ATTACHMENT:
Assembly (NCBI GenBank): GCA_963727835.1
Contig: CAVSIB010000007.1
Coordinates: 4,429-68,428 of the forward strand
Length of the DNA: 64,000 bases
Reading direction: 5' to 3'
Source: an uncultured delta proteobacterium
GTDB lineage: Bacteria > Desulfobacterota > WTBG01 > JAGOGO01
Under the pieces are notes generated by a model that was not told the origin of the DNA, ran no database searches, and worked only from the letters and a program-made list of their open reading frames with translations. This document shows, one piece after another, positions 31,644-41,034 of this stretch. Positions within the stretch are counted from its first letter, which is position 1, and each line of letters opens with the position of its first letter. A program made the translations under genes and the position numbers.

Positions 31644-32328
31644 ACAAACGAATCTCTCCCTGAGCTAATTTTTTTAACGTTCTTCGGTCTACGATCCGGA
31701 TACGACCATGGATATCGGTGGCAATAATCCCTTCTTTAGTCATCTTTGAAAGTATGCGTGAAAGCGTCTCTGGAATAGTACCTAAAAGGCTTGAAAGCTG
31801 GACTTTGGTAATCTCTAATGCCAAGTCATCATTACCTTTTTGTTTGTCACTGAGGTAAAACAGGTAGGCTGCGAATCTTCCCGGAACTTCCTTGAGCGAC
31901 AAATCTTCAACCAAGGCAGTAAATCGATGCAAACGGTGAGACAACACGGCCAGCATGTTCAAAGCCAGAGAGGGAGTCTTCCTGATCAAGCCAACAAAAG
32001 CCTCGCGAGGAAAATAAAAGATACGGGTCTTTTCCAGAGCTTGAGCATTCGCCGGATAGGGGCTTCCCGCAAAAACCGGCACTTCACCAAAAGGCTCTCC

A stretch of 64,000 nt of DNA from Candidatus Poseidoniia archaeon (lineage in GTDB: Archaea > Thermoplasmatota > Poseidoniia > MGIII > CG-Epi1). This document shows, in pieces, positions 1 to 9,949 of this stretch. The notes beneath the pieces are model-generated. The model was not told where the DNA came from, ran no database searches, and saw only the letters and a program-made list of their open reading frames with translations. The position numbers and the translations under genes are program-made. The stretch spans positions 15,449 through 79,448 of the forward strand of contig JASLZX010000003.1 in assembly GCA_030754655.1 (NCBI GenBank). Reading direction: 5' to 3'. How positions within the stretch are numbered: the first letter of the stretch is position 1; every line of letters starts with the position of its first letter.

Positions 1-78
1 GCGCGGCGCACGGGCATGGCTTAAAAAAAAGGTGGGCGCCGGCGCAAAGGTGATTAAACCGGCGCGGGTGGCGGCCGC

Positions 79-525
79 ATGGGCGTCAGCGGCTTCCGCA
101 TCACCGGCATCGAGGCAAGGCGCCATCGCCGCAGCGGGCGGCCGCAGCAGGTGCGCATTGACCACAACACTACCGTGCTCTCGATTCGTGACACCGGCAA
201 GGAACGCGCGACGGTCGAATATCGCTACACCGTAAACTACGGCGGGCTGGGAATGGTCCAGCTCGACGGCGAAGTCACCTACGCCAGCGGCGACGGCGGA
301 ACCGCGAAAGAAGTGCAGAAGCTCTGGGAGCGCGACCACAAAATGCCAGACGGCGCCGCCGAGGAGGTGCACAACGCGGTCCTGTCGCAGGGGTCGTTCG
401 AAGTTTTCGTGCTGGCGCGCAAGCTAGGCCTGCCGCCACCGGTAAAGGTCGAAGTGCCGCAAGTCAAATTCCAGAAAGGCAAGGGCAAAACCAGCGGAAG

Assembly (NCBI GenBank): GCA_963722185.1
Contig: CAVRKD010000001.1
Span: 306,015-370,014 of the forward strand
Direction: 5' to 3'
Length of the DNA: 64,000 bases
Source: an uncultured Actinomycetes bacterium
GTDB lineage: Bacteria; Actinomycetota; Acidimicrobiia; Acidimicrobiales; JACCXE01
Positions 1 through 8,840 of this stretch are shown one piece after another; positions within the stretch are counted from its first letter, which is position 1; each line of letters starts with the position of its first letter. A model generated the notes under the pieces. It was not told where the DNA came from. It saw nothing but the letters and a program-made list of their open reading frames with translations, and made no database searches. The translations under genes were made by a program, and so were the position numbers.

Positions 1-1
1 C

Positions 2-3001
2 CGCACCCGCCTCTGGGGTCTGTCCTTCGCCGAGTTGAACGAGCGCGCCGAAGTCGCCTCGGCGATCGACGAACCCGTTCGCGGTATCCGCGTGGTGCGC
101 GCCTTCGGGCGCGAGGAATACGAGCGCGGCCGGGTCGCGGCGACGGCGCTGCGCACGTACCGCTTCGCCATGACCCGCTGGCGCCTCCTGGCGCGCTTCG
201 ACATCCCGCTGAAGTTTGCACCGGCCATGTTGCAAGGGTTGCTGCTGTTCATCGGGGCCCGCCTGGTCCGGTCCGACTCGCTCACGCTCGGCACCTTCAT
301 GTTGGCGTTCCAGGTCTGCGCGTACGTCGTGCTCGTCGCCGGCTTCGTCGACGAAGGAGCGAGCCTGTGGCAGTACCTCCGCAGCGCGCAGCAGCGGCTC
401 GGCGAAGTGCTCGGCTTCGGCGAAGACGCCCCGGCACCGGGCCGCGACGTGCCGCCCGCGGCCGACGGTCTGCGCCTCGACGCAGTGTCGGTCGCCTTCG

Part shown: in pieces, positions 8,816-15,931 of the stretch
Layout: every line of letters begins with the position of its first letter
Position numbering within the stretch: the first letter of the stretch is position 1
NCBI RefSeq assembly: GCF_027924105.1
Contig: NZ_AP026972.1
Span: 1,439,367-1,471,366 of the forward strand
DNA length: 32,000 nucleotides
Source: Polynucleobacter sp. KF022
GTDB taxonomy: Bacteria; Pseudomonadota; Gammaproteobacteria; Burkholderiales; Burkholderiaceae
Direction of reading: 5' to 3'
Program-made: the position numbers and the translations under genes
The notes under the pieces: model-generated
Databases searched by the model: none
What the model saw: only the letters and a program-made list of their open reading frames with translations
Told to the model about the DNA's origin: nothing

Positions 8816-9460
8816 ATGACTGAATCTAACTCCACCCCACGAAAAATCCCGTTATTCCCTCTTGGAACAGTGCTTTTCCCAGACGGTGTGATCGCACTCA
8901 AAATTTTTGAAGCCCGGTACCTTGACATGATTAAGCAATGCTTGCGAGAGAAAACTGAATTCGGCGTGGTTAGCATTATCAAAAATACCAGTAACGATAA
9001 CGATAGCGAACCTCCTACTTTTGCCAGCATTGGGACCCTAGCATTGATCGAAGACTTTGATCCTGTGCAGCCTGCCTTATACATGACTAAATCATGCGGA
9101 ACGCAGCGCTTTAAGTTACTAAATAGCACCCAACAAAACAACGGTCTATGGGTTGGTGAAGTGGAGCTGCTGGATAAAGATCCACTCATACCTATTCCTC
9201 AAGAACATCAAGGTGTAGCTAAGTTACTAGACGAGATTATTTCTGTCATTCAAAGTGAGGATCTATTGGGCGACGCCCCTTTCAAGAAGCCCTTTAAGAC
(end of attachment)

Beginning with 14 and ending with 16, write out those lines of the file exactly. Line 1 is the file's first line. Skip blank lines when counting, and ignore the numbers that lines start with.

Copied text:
32001 CCTCGCGAGGAAAATAAAAGATACGGGTCTTTTCCAGAGCTTGAGCATTCGCCGGATAGGGGCTTCCCGCAAAAACCGGCACTTCACCAAAAGGCTCTCC

A stretch of 64,000 nt of DNA from Candidatus Poseidoniia archaeon (lineage in GTDB: Archaea > Thermoplasmatota > Poseidoniia > MGIII > CG-Epi1). This document shows, in pieces, positions 1 to 9,949 of this stretch. The notes beneath the pieces are model-generated. The model was not told where the DNA came from, ran no database searches, and saw only the letters and a program-made list of their open reading frames with translations. The position numbers and the translations under genes are program-made. The stretch spans positions 15,449 through 79,448 of the forward strand of contig JASLZX010000003.1 in assembly GCA_030754655.1 (NCBI GenBank). Reading direction: 5' to 3'. How positions within the stretch are numbered: the first letter of the stretch is position 1; every line of letters starts with the position of its first letter.

Positions 1-78